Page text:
Six-week-old baby died after becoming wedged between sofa and wall

Six-week-old baby girl died after being found wedged between sofa and wall by her heartbroken father, inquest hears

  • Cassidy Blossom Oakley died from accidental asphyxia at her home last year
  • Parents Jacob and Megan, from Cheshire, had been taking turns watching her
  • It appears Cassidy tumbled from a footstall after her father fell asleep
  • Her parents told the inquest there was no way she could have rolled over alone 
  • The coroner said the facts of how Cassidy ended up trapped remain ‘unknown’

A six-week-old baby girl from Cheshire died after becoming trapped between a sofa and a wall at her home an inquest heard yesterday – but it failed to discover how the tragic accident occurred. 

Cassidy Blossom Oakley was found unresponsive and ‘wedged’ against the wall at around 11pm on September 5 2021.

Parents Jacob and Megan Oakley from Runcorn, Cheshire, had been taking turns to watch their baby daughter throughout the night.

But Mr Oakley, who had recently had surgery, accidentally fell asleep before being awoken half an hour later by what he described as a ‘higher power’, The Liverpool Echo reports. 

It appears that Cassidy may have fallen from a footstall that she was lying on, as Mr Oakley found her on the floor upon waking.

An inquest in Warrington yesterday heard the parents’ heartbreak over losing their ‘bright, blue-eyed baby girl.’

It heard that Ms Oakley had gone to bed shortly after 9.30pm, after Cassidy fell asleep. She was awoken shortly after 11pm by Mr Oakley, to find that her daughter was not breathing.

The couple performed CPR on Cassidy and she was rushed to Warrington Hospital, but was declared to be ‘brain-dead’ by doctors the following day.

The baby’s life support was later removed, leading to Cassidy passing away peacefully on September 9.

Six-week-old Cassidy was rushed to Warrington Hospital, but sadly died on September 9 last year

Concerns were raised that there was a failure in communication as ‘human error’ meant CPR advice was given to her parents from call handlers for a young child rather than a baby, the inquest heard. 

Mr Oakley said: ‘It’s awful that it’s been (seen as) a learning opportunity when my child had to die.’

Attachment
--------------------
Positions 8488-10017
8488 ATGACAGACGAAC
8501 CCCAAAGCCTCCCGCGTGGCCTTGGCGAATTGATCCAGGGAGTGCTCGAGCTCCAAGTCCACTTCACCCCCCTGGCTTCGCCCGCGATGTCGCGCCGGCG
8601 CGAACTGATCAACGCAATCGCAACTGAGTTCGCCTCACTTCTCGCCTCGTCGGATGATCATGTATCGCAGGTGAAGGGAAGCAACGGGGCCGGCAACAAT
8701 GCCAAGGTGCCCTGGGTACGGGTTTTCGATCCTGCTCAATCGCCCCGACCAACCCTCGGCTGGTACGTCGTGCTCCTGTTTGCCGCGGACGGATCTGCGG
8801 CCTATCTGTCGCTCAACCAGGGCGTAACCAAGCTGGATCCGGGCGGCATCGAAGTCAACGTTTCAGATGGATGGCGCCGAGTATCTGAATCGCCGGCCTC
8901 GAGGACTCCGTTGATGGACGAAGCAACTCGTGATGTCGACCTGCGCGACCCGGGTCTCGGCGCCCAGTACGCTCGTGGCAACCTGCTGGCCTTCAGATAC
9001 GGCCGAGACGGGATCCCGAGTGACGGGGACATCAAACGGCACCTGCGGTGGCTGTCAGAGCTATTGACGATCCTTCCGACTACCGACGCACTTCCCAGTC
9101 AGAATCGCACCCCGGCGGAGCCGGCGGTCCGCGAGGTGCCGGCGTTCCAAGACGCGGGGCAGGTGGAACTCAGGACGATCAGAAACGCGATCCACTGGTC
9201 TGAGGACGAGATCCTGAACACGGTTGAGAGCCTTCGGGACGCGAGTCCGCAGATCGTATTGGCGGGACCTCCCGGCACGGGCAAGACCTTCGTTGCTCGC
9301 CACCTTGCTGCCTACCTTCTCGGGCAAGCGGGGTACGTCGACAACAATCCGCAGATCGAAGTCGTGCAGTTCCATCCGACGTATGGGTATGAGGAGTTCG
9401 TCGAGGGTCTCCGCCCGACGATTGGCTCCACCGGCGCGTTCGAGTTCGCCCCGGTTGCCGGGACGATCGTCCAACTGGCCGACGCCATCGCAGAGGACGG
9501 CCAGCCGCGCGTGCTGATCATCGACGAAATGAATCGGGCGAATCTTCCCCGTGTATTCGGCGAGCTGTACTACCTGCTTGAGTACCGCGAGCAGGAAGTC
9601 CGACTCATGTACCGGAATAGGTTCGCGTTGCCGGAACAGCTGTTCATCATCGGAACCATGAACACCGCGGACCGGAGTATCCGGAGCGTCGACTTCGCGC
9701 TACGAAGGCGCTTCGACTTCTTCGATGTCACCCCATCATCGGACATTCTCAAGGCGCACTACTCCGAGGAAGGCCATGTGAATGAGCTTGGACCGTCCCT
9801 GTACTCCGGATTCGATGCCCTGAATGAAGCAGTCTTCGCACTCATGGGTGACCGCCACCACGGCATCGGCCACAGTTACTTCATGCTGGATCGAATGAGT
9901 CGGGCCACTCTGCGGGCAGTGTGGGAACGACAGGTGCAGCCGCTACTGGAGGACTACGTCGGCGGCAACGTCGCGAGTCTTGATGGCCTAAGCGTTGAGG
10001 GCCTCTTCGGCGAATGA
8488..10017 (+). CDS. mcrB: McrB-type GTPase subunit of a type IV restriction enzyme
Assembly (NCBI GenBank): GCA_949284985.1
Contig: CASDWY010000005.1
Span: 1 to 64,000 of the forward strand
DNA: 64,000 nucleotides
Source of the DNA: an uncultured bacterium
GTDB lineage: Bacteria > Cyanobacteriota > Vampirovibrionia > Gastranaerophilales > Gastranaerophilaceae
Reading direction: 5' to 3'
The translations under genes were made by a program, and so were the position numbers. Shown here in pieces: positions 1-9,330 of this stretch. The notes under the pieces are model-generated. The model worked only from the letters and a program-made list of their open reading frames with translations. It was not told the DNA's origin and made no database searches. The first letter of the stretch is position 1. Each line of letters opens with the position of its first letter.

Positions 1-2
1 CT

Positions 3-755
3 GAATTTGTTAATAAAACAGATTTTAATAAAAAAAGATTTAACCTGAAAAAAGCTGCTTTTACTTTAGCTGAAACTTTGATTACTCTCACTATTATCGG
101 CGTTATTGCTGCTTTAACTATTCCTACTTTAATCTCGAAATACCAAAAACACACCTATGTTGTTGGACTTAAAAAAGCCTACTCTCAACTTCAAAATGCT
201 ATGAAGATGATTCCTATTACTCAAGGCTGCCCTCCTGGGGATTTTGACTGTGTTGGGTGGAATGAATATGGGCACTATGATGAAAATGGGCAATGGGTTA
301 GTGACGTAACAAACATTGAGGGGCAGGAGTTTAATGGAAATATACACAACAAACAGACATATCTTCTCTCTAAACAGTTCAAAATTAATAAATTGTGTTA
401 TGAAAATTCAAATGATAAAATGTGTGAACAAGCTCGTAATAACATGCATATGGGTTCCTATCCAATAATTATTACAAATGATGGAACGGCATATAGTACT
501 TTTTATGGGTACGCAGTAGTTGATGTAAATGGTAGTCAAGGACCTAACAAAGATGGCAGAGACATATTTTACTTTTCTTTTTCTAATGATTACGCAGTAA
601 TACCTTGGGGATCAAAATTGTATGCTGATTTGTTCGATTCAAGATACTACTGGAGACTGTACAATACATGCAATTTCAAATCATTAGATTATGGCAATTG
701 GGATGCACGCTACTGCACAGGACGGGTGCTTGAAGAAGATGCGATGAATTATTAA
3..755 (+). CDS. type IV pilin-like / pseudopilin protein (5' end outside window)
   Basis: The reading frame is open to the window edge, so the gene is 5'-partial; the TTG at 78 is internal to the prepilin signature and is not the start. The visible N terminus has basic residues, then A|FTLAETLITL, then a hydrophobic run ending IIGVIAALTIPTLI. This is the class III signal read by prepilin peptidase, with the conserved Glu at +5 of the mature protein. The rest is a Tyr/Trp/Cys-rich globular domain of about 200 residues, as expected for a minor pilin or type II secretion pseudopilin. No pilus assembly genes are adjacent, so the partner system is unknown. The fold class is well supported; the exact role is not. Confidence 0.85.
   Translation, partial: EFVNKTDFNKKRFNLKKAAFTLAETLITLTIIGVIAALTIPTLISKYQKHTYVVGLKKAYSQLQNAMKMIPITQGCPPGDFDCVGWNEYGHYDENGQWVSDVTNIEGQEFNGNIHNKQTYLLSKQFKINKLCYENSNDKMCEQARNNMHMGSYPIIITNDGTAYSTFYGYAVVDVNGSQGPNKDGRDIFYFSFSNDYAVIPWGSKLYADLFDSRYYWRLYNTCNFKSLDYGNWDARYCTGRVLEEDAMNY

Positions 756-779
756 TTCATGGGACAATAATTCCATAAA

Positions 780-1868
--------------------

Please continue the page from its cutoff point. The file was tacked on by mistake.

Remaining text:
Ms Oakley told the inquest there was no way her daughter could have rolled over by herself to fall off the footstool, before it was heard that the six-week-old may have ‘jolted’ herself into tumbling to the ground. 

At the hearing yesterday, pathologist Dr George Kokai, who carried out a post-mortem on the youngster, said that the position in which Cassidy was found combined with evidence of bleeding behind her eyes suggested a lack of oxygen.

He gave an initial cause of death as accidental asphyxia due to Cassidy being found wedged between a sofa and a wall, adding there was ‘no pathological explanation for her passing.’ 

Concerns were raised at the hearing after it was discovered Cassidy had inherited a heart condition which the family say may have contributed to her death.

Dr Kokai told the inquest he had not heard about a heart condition prior to the hearing. It was also said there was no explanation for how Cassidy had been found wedged as she was. 

Assistant coroner Heath Westerman concluded that the techniques advised by the ambulance service to commence CPR for a one-to seven-year-old rather than a one- to seven-week-old ‘made no difference’, and everyone else thereafter did their best for an outcome that ‘sadly didn’t materialise’.

He concluded: ‘I can’t speculate as to whether she ended up there by her own movements or those by her father who was asleep next to her.’ 

It had originally been suggested that Cassidy could have died from ‘accidental overlaying’, which reportedly ‘destroyed’ Mr Oakley’s mental health. 

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